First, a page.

In 2017, the Tax Cuts and Jobs Act (TCJA) was signed into law. It was the largest tax code reform in nearly three decades. The Senate passed the bill on a party-line vote of 51 to 49, and the House passed the bill with a similarly tight margin. The tax laws became effective January 1, 2018, and many provisions were set to expire eight years later at the end of 2025. Well, it’s already 2024 and 2025 will be here before we know it. From a finance perspective, it may be in your best interest to know what will change in case you need to make adjustments before the tax code shifts again.
Tax Cuts and Jobs Act Highlights (not inclusive)
- Kept the 7 tier income tax table, but lowered most income tax brackets
- Doubled the standard deduction, eliminated the personal exemption, doubled the child tax credit, capped state and local tax deductions (SALT) at $10,000, tightened limits on mortgage and home equity interest deductions
- Increased the tax deductible amount of charitable contribution tax deductions from 50% to 60% of adjusted gross income (AGI)
- Doubled the lifetime estate and gift tax exemption
- Cut the Corporate tax rate from 35% to 21% and repealed the Corporate Alternative Minimum Tax (AMT)
If, or when, the Tax Cuts and Jobs Act expires, we might expect to see income taxes go up for most Americans and see the standard deduction go down. A lower standard deduction would allow for more itemized deductions, especially with the expiration of the $10,000 SALT cap which severely limited tax deductions for high-tax states like California, New York and New Jersey.
The Tax Policy Center (TPC) estimates that about 53.4% of taxpayers will face a tax increase upon the expiration of the TCJA. 69.7% of those expected to increase higher income taxes are in the middle quintile (40th to 60th percentile), compared to just 8% of the highest-earning 0.1%.[i] The Joint Committee on Taxation echoed this conclusion, estimating that the 22,000 households making $20,000 to $30,000 will collectively pay 26.6% more in 2027, than they would under the previous statute in that year.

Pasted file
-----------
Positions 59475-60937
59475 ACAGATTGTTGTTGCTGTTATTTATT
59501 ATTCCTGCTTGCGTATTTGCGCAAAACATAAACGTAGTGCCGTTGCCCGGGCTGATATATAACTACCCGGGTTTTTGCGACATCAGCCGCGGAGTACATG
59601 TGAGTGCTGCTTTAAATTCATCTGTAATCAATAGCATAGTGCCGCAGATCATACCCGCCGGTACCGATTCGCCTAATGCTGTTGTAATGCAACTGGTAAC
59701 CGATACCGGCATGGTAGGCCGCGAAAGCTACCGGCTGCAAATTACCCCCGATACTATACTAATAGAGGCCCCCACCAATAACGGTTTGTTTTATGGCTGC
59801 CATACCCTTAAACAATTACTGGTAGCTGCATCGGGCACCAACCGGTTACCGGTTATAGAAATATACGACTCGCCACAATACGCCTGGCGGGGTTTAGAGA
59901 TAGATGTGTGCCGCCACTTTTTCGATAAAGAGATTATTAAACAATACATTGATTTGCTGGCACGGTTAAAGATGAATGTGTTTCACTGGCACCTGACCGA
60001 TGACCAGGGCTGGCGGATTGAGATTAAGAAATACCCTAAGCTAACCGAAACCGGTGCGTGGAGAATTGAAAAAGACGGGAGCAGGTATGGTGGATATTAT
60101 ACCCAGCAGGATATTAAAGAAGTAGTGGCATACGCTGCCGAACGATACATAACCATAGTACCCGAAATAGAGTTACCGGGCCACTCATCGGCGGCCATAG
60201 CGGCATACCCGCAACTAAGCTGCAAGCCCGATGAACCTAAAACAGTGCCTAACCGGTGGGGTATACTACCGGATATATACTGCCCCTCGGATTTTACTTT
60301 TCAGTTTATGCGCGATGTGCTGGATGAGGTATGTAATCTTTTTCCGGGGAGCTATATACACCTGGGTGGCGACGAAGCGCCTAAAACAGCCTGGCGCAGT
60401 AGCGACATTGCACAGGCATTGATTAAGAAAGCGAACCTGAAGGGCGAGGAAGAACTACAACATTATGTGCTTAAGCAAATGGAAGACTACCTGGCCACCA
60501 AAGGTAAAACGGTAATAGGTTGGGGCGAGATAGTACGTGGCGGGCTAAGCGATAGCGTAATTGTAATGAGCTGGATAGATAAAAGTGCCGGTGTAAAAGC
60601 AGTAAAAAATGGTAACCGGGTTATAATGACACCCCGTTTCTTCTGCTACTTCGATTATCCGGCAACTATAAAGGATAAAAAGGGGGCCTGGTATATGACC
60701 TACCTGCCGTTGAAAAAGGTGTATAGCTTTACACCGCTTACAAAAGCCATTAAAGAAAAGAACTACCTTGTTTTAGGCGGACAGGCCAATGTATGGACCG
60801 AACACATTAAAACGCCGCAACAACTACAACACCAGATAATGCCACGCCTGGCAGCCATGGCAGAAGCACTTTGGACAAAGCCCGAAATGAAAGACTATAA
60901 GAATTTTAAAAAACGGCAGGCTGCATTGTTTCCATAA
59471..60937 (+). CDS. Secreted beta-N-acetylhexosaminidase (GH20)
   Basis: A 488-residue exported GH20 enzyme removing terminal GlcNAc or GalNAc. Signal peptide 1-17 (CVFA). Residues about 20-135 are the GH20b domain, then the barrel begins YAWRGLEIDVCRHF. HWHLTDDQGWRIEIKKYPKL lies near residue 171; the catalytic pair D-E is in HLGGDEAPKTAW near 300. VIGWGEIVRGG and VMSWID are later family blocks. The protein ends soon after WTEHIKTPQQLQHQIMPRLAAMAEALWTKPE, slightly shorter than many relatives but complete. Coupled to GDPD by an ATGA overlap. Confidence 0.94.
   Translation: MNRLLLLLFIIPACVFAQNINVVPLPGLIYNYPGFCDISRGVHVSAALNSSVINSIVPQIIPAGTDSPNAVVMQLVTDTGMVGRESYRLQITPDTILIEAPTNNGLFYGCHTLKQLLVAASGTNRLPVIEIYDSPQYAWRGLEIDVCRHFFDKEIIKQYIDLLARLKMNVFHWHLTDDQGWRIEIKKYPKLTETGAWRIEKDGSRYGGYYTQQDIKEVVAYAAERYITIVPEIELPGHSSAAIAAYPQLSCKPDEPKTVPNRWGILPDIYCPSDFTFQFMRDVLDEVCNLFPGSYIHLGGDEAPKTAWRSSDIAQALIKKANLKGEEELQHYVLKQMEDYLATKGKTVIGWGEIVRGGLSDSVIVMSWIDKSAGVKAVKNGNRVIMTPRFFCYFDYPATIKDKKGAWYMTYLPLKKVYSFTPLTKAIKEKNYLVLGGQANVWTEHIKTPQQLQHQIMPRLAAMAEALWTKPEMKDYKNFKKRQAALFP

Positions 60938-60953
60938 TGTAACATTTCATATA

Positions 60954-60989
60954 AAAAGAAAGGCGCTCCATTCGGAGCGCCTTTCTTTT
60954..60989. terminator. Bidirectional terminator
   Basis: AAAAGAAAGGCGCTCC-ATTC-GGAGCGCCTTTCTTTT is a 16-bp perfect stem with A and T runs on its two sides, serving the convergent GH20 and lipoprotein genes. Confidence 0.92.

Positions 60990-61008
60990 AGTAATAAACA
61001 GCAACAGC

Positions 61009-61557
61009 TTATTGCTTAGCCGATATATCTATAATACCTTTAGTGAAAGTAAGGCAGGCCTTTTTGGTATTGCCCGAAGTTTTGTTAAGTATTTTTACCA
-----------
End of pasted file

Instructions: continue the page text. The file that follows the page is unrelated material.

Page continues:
The next two points have less effect on mainstream Americans. However, the tax deductible amount of charitable gift deductions would be reduced from 60% of your annual income (AGI) to 50%. Finally, the lifetime gift tax exemption would be cut in half from the current $13.6 million per person to approximately $7 million. However, for most Americans, gifting $7 million ($14 million for a couple) tax free to our heirs is more than sufficient.
Understanding the facts, you may want to consider what actions you may want to take before the tax code change at the end of December 2025.
Similar to how you might stock up on a good you know you will use if it goes on sale at the grocery store, you might want to consider the timing of your retirement account distributions. While withdrawing the whole balance will put you into the highest tax bracket and work against your best interest, if you know you have an expense coming due, you may want to consider withdrawing up to the top of your current tax bracket this year or next. This avoids pushing you into a higher tax bracket, but could allow you to save 2% on the same theoretical withdrawal after 2025.
If you were planning to convert your traditional pre-tax IRA savings to an after-tax Roth IRA where the gains will be tax free to you or your heirs in the future, you may want to consider doing so now, before tax brackets go up. Consult your CPA to fully understand the tax implications before executing this tax transaction.
Gift and Estate Planning
For those with very large estates, who may be considering gifting a large real estate portfolio or highly appreciated business, that would otherwise subject them to lifetime gift tax exemptions, you may want to consider meeting with an estate planning attorney or financial advisor to consult on the gifting strategies available and the tax implications of such gifts.
While the Tax Cuts and Jobs Act expires in 2025 for almost all personal tax provisions, most of the corporate tax provisions are permanent. In other words, at expiration, corporate taxes are not predicted to go up to 35%, the rate prior to 2018.
If you think your financial planning strategy could use a review before the Tax Cuts and Jobs Act sunsets in December 2025, reach out to your Certified Financial Planner™ to plan ahead and ensure you’re taking full advantage of the current tax benefits before they disappear.
Tax Policy Center. “Distributional Analysis of the Conference Agreement for the Tax Cuts and Jobs Act,” Page 8.
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